Rejection from the Council was a major set back, but despite it, they pushed on. They held a meeting at Bob Glanville’s house, with other people interested in their project. This was the first of several years of monthly Muttama Creek Regeneration Group (MCRG) meetings at which their ideas were developed and means to do the work were figured out. “George did a lot of management, but decisions are made at meetings. Members of the group all have their equal say in the management plan.”
A few months down the track and there was a surprise turnaround. The Mayor came to a meeting! First up, he apologised to the girls and secondly he announced his support for their work! It seems they haven’t looked back since.
The first action of the group was a successful funding application based on the girls’ vision. They put the money towards work at the popular Apex Park, “the creek bed had to be de-silted, the pond made larger and trees planted. The council helped with some earth works and school groups helped with tree planting.” Other funding went towards hiring consultants who did a plan for the whole stretch of the creek in town including what work needed to be done and where, “we had to choose from two consultants, the consultant we picked is still involved today.”
In 2004 Alex, Jenna and Mel, attended the Albury Youth LEAD program, “Albury Youth LEAD was about meeting new people and being inspired to get back onto the project. Everyone heard about our project and thought it was great.” The girls developed a new action plan to get their school community more involved, some of the younger students that were part of this action are still participating now. During Year 12, 2005, Alex and Mel went on a second trip with OzGREEN, this time to Singapore for a Water Conference where they gave a presentation of their project. “Going to Singapore re-enforced my feelings about making a difference”.
These days, the girls have moved away from Coota for university and work. While Alex still participates as often as possible she acknowledges “that our job was to get the plan” which the MCRG are managing. They have been successful in gaining more grants and have employed a project manager. The Mayor still occassionally comes to meetings and engineers from the council join in regularly. Overall Alex is happy with the way things are going. “The biggest project the MCRG has managed is the building of a pond at Apex Park, which is at the John Rees Bridge on Wallendoon Street, near where I live. The project involved major earth works in the creation of the pond which is designed to be part of the small wetland the group hopes to one day see in this location, with the addition of more ponds in a ‘chain of ponds’ design. The Wallendoon Street project has involved many school and community groups in planting native vegetation, weed control and clean-up days. There are now lots of native plants, I’ve seen lots of native birds and even a turtle!”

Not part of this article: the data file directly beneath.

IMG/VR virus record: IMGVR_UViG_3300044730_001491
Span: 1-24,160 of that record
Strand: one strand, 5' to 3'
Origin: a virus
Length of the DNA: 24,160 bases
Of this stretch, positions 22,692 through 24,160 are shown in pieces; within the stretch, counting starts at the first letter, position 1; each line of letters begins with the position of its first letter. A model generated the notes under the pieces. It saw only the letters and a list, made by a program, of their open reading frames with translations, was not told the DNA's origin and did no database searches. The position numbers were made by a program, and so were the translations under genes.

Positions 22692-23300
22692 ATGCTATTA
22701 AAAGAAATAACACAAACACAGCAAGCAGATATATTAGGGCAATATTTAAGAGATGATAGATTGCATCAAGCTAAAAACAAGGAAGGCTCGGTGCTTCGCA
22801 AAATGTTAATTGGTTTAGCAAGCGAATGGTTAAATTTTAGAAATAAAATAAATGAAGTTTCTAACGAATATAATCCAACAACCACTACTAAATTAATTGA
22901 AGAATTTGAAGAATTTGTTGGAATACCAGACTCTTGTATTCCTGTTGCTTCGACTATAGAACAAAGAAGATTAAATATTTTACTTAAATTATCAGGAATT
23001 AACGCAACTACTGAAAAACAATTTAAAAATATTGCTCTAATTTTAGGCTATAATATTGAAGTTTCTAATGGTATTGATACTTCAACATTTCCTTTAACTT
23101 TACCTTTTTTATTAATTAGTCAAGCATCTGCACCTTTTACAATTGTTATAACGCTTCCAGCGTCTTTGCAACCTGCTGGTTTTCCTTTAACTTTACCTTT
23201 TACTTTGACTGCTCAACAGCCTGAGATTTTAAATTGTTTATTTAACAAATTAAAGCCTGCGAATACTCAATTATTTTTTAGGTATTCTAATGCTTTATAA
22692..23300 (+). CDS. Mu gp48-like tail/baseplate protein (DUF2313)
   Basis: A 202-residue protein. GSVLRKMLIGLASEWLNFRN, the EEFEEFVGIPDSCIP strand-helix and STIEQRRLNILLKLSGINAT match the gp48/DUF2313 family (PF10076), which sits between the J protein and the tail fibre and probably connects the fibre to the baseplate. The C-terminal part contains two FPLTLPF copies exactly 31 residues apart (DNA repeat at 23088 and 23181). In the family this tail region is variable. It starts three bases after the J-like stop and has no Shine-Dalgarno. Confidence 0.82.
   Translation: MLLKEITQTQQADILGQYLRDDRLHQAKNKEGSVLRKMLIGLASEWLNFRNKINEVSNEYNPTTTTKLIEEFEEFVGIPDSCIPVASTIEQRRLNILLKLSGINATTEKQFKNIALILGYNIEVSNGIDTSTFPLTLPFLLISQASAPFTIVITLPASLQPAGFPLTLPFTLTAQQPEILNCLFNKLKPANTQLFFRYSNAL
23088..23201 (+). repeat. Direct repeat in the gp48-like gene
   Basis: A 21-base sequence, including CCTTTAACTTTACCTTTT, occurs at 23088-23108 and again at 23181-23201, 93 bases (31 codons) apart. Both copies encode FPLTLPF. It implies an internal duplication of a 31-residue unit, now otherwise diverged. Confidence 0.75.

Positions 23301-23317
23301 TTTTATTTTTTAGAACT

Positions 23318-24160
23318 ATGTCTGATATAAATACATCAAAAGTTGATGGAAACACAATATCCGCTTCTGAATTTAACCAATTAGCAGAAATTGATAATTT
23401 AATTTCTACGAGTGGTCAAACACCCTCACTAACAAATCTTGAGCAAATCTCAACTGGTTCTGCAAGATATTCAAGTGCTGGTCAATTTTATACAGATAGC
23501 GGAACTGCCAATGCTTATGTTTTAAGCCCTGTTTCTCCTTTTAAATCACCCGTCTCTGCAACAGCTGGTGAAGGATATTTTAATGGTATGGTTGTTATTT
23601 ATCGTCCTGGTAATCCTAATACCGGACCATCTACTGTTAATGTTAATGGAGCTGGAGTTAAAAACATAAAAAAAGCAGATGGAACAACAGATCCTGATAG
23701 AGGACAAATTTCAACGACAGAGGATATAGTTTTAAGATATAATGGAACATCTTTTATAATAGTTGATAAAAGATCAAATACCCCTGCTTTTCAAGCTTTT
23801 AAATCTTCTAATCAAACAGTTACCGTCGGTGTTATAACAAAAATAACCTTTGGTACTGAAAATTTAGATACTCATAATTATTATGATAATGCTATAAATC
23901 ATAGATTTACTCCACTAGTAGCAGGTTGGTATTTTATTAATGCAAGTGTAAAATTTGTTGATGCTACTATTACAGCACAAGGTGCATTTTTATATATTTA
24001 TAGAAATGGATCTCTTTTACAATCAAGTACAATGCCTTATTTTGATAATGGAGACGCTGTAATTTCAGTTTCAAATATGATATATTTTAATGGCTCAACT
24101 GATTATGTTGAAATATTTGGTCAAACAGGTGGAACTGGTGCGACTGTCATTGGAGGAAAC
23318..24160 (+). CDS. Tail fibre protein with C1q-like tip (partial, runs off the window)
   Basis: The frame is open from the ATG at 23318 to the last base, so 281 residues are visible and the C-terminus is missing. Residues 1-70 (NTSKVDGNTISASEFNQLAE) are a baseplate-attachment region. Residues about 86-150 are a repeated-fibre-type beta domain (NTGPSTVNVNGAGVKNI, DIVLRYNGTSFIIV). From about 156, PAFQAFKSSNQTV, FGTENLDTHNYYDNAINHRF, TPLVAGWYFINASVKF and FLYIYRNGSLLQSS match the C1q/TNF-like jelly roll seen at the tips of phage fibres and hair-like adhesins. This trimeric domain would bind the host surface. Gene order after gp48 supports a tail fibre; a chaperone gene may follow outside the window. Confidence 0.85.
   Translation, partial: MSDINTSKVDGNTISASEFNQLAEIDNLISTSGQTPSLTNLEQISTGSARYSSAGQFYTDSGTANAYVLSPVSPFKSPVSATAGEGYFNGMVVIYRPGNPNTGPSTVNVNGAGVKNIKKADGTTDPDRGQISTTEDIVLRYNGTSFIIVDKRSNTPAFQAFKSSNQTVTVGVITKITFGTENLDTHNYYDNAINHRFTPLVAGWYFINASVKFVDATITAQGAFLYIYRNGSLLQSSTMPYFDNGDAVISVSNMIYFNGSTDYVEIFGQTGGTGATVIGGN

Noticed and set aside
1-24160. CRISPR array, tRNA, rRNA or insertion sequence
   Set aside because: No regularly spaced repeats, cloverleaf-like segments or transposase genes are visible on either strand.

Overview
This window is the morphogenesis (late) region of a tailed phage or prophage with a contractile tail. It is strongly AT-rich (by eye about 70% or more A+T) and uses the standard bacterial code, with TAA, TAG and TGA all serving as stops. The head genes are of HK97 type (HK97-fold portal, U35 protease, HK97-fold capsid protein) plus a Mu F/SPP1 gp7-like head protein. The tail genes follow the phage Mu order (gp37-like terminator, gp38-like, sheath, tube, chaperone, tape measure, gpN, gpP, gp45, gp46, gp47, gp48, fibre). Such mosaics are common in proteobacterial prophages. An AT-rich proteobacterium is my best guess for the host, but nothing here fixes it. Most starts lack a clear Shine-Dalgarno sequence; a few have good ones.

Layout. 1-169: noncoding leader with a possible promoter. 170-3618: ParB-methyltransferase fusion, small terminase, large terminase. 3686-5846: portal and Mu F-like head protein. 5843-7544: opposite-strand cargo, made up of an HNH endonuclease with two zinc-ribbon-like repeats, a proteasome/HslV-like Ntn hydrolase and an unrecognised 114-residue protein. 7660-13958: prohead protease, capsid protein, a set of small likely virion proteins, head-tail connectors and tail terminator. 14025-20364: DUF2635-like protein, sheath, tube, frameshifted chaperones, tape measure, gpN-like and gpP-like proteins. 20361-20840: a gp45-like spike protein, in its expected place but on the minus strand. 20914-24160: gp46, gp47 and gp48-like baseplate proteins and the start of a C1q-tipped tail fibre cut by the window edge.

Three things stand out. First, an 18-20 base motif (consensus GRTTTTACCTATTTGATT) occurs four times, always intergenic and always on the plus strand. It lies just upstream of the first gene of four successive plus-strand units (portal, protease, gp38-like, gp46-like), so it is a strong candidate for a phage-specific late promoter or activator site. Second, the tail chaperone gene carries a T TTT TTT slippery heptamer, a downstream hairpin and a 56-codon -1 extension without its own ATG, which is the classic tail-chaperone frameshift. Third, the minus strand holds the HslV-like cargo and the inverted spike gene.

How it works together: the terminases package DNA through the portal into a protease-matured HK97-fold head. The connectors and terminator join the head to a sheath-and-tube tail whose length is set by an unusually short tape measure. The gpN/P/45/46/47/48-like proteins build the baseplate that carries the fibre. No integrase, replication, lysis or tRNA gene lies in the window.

Of course, there have been challenges along the way. Alex says that having a project manager has shifted the collaborative decision making approach of the group and that this is causing tension. She still feels that youth involvement in environmental projects, including their project, is a big challenge “Engaging school groups is really hard because the environment is not hugely important, its like you have to be different to be involved.”
Alex is also challenged with the sense of overwhelm that so many of us feel these days,
“When you become aware of situations it can be overwhelming, you feel hopeless, that there is nothing you can do, the situation is hopeless. I overcome this by focusing on the little change that I can do. The Truth Mandala [or Heart Circle, in the Youth LEAD workshop] allows you to feel the overwhelm and overcome it. You realise that it is ok to feel that way. OzGREEN show you that you don’t have to do everything but that you can do your bit.”
Representing her school at the MyRIVER Murrumbidgee Griffth Conference was the first of several big steps in focusing Alex on what she believes she can contribute to the world: “to look after the things that are really important to me, the Australian bush and wildlife,” as well as sparking a spiritual connection with her environment, “OzGREEN showed me that the spiritual connection I felt with the environment was fine and normal.”
She believes that learning strategic questioning and her trips to Asia were particularly significant. “I felt after India I couldn’t pretend that there weren’t problems anymore. I had to do something because I am able to. There are lots of different things, so many aid organisations helping people in need. I’d like to be involved in everything, but I need to focus on something otherwise I’d be overwhelmed. Strategic Questioning helps me to focus.”
Alex had once thought that she would probably like a career in teaching or journalism but has ended up studying for a Bachelor degree in Sustainability,“I picked the course because it is more than a career it is a purpose in life.”
“OzGREEN gave me the confidence to follow my dreams, they help you to realise what your dreams are and then follow them. They show you that your dreams matter, that they are just as important as the dreams of the guys in suits.”